Population Iron Status in Canada: Results from the Canadian Health Measures Survey 2012-2019

J Nutr. 2023 May;153(5):1534-1543. doi: 10.1016/j.tjnut.2023.03.012. Epub 2023 Mar 12.


Background: In Canada, population iron status estimates are dated (2009-2011) and did not consider the presence of inflammation.

Objectives: This study aimed to update iron status estimates in Canada using serum ferrin (SF) and evaluate different correction methods for inflammation based on c-reactive protein (CRP).

Methods: Data from the Canadian Health Measures Survey cycles 3-6 (2012-2019) formed a multiyear, cross-sectional, nationally representative sample (3-79 y) (n = 21,453). WHO cutoffs for SF and hemoglobin were used to estimate iron deficiency (ID), iron deficiency anemia (IDA), anemia, and elevated iron stores. ID was first estimated without considering inflammation. Correction approaches evaluated were excluding individuals with CRP >5 mg/L, using modified SF cutoffs, and regression correction.

Results: Total population uncorrected prevalence estimates were 7% (95% CI: 6.2, 7.9) ID, 6.1% (95% CI: 5.2, 7.0) anemia, and 2.0% (95% CI: 1.6, 2.4) IDA. The uncorrected prevalence of ID was the highest among females of reproductive age with 21.3% (95% CI: 17.6, 25.0) and 18.2% (95% CI: 15.4, 21.1) in 14-18 y and 19-50 y, respectively. Corrected ID estimates were higher than the uncorrected values, independent of the correction approach. Regression correction led to a moderate increase in the prevalence to 10.5% for the total population, whereas applying the higher modified SF cutoffs (70 μg/L for those older than 5 y) led to the largest increases in the prevalence, to 12.6%. Applying modified cutoffs led to implausibly high ID estimates among those with inflammation. Elevated iron stores were identified in 17.2% (95% CI: 16.2, 18.2) of the population, mostly in adult males.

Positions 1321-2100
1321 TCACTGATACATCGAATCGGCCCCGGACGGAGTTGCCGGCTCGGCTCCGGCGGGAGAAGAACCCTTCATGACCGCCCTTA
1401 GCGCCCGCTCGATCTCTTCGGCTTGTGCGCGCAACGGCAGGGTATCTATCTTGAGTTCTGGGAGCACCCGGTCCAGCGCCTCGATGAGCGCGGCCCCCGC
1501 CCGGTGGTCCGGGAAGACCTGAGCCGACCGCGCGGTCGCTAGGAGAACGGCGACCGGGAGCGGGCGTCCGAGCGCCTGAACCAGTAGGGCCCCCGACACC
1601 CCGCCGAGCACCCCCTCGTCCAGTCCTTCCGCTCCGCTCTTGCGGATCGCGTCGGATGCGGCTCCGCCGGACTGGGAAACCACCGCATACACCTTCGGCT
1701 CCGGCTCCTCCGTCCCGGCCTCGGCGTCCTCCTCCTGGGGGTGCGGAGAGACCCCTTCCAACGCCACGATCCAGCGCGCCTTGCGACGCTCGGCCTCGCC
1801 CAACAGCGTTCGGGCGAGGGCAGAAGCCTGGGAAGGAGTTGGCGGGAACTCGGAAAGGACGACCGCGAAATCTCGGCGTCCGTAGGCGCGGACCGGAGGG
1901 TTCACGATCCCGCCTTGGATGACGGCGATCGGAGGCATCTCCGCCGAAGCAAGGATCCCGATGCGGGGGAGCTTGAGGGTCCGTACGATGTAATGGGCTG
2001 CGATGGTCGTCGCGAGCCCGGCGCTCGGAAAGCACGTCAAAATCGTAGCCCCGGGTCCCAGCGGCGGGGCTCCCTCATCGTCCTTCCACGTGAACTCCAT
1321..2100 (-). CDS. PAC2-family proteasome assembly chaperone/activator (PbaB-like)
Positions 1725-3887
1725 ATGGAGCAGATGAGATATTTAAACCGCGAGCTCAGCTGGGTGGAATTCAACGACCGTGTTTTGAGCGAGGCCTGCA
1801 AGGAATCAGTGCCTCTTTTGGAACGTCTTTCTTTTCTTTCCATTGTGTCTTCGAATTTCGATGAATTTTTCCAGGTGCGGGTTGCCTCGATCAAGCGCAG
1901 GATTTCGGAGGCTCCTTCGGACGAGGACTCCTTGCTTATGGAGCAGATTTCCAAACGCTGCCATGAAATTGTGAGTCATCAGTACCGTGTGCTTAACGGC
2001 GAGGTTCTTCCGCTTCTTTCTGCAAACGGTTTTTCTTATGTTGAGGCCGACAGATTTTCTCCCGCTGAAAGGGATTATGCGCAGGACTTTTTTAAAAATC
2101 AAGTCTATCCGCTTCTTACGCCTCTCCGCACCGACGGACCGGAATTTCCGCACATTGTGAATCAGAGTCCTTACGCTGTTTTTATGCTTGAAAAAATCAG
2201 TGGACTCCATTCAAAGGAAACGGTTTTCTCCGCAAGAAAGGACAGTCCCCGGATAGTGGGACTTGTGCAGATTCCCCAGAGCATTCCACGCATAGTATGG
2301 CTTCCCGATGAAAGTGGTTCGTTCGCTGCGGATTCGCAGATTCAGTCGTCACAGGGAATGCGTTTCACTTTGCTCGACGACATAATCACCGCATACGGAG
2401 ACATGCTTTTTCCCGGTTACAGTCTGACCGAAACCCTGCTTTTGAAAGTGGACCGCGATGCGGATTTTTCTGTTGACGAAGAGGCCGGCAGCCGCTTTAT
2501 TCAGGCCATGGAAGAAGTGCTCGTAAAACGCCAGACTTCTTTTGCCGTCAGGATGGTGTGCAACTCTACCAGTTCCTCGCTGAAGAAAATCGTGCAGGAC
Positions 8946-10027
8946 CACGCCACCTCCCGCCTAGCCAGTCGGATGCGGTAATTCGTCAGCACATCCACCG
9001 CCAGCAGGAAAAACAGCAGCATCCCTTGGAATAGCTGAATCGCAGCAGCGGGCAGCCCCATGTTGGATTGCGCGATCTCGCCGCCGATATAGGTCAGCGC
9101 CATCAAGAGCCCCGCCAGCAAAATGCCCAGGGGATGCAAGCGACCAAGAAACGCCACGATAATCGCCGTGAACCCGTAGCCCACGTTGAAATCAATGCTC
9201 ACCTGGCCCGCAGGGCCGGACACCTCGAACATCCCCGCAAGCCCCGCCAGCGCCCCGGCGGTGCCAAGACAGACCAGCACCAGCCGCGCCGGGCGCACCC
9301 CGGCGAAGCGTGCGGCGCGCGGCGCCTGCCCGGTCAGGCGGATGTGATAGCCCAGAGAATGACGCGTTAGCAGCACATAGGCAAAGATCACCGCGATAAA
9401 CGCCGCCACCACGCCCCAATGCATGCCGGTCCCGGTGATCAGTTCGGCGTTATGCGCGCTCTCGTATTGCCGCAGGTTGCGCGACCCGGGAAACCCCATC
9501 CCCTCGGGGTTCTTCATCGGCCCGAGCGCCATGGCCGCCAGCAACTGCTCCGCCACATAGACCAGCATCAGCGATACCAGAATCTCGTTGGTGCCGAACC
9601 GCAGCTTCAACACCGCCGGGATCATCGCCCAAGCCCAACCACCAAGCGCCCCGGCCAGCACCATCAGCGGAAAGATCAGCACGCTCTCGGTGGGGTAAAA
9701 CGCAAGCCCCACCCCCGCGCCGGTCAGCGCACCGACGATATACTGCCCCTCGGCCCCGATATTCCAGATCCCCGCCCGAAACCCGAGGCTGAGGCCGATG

Conclusions: Correction methods for estimating population iron status need further research. Considering the fundamental drawbacks of each method, uncorrected and regression-corrected estimates provide a reasonable range for ID in the Canadian population. Important sex-based differences in iron status and a public health ID problem of moderate magnitude among females of reproductive age are evident in Canada.

Keywords: Canada; anemia; c-reactive protein; ferritin; inflammation; iron deficiency; iron status; population iron assessment.

Publication types

  • Research Support, Non-U.S. Gov't

MeSH terms

  • Adult
  • Anemia* / epidemiology
  • Anemia, Iron-Deficiency* / epidemiology
  • C-Reactive Protein / metabolism
  • Canada / epidemiology
  • Cross-Sectional Studies
  • Female
  • Ferritins
  • Humans
  • Inflammation / epidemiology
  • Iron / metabolism
  • Iron Deficiencies*
  • Male
  • Prevalence


  • Iron
  • Ferritins
  • C-Reactive Protein